Wednesday, October 27, 2004

How do you find digitization projects online?

This question interests me because the information profession (and libraries in particular) has its own jargon. I remember writing in a monthly report to my boss -- a corporate manager -- that the library was doing a "retrospective conversion." As a non-librarian, my boss had no idea what I was talking about. In the same vain, people who are not involved in digitization projects do not know what the word "digitization" means. So if they are not familiar with this concept, how do they locate projects that would be useful to them? In other words, must they know the terms "digitization" or "digital library"?

I haven't done a study of this, but from the searching I do, I suspect that if someone knows the terminology used by digitization projects, one has an easier time finding projects on specific subjects. However, if one is unfamiliar with digitization projects, finding one project of interest might be like finding a needle in a haystack. This haystack gets even bigger when you realize that most people do not search effectively. Gary Price notes in an article written for Search Engine Watch that people average two words per query and two queries per session. In addition, people only look at the first page of search results. An article in the August issue of Information Outlook noted that people use the same term to describe a concept, item or object less than 20 percent of the time. So if people use only two terms and people don't use the same two terms, and don't realize that they should be looking for a digitization project, how will they find your project?

Of course, the answer is lots of metadata, however, in creating that metadata you must think of ALL the terms and related terms that a person might use to describe your project. Given that there are limits to how much metadata can be used, you will need to select the terms you use carefully. It would be helpful to ask potential users to think of words that might use to find a site such as yours. (Or how would they describe your site, subject or project?) It might also be useful to ask how they would spell those words. You might find that people aren't spelling terms as you assume (i.e., correctly), therefore you might want to add a common misspelling to your metadata. And since search engines might also index the text on various pages, you'll need to ensure that the text is descriptive. For example, instead of just saying "this picture", you might briefly describe the picture ("this picture of a Mayan temple..."). With the increased amount of text and metadata, we can hope that searchers will use some of the same terms/text and that the site will appear on the first page of results.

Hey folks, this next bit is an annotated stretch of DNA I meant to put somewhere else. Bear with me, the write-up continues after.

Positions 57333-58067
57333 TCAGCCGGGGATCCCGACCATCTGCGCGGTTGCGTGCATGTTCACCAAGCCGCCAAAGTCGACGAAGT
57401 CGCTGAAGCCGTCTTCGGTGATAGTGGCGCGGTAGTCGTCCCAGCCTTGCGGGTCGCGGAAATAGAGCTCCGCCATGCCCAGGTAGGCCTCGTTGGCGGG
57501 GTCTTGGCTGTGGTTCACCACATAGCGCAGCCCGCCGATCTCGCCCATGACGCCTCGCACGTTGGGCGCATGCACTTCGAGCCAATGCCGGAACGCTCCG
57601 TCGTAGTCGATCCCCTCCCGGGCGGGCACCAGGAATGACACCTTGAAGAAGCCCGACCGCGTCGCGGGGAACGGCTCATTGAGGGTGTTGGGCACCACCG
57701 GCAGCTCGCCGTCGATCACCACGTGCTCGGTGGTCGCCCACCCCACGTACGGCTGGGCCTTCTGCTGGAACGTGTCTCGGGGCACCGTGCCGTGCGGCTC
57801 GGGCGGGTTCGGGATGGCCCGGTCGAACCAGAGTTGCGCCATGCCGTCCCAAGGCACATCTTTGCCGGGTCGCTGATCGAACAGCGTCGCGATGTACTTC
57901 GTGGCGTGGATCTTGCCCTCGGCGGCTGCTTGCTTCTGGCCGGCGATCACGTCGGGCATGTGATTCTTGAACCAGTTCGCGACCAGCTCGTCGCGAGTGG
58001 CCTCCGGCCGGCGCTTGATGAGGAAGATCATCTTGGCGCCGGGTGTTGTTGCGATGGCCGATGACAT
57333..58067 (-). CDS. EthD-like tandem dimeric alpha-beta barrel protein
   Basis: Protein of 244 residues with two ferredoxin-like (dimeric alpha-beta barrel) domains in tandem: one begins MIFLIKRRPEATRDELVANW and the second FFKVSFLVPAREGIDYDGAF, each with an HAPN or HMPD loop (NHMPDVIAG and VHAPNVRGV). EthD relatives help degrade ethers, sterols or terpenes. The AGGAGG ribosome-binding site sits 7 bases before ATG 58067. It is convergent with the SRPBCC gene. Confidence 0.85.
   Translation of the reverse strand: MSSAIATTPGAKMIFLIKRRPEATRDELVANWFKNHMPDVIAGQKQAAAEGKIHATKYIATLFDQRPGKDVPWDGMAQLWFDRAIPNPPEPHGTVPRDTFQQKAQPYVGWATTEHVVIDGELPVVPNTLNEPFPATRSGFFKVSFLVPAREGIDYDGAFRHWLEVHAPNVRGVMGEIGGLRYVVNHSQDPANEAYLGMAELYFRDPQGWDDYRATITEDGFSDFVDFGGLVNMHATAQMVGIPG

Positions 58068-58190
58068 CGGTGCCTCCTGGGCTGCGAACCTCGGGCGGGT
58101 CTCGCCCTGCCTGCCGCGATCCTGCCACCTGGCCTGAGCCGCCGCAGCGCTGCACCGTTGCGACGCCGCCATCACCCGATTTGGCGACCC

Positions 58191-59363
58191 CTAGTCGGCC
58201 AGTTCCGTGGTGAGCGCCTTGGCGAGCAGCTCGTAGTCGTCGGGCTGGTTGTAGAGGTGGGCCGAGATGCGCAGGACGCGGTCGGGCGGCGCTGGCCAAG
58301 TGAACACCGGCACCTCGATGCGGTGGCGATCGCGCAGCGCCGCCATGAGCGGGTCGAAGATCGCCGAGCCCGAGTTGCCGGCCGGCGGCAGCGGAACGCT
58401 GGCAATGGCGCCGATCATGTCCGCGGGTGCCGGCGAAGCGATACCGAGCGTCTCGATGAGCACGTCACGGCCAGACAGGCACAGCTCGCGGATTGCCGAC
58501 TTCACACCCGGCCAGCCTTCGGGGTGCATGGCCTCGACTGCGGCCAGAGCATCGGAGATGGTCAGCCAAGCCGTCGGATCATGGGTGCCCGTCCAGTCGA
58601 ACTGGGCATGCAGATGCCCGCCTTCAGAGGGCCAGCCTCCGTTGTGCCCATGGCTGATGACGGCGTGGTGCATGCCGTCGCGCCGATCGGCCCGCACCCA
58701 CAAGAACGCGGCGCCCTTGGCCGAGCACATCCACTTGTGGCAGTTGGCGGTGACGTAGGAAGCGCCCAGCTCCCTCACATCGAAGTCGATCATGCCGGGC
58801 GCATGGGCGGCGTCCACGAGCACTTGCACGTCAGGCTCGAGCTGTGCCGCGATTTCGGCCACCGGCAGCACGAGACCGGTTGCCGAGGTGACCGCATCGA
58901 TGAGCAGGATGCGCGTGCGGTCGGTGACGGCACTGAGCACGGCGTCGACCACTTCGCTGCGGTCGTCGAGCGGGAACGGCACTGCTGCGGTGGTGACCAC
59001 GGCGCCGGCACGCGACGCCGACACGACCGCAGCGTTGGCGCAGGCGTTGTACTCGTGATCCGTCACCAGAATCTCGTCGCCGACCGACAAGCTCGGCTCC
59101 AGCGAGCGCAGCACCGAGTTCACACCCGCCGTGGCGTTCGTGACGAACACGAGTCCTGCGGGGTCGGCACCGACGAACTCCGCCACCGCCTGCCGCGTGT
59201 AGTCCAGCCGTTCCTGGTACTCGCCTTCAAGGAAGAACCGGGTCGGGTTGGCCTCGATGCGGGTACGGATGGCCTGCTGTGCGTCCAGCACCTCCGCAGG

If you ask for feedback from users (e.g., though online forms), you might ask how people found your site. If they found it through a search engine, consider asking what terms they used for their search. Any information you gather could help you modify your metadata and text to be more effective.

In the end, a digitization project is successful if people use it. So helping people find your project is important. Your metadata and text are the keys to making that happen.

1 comment:

Anonymous said...

Submit your Articles to this new article food submit. article food submit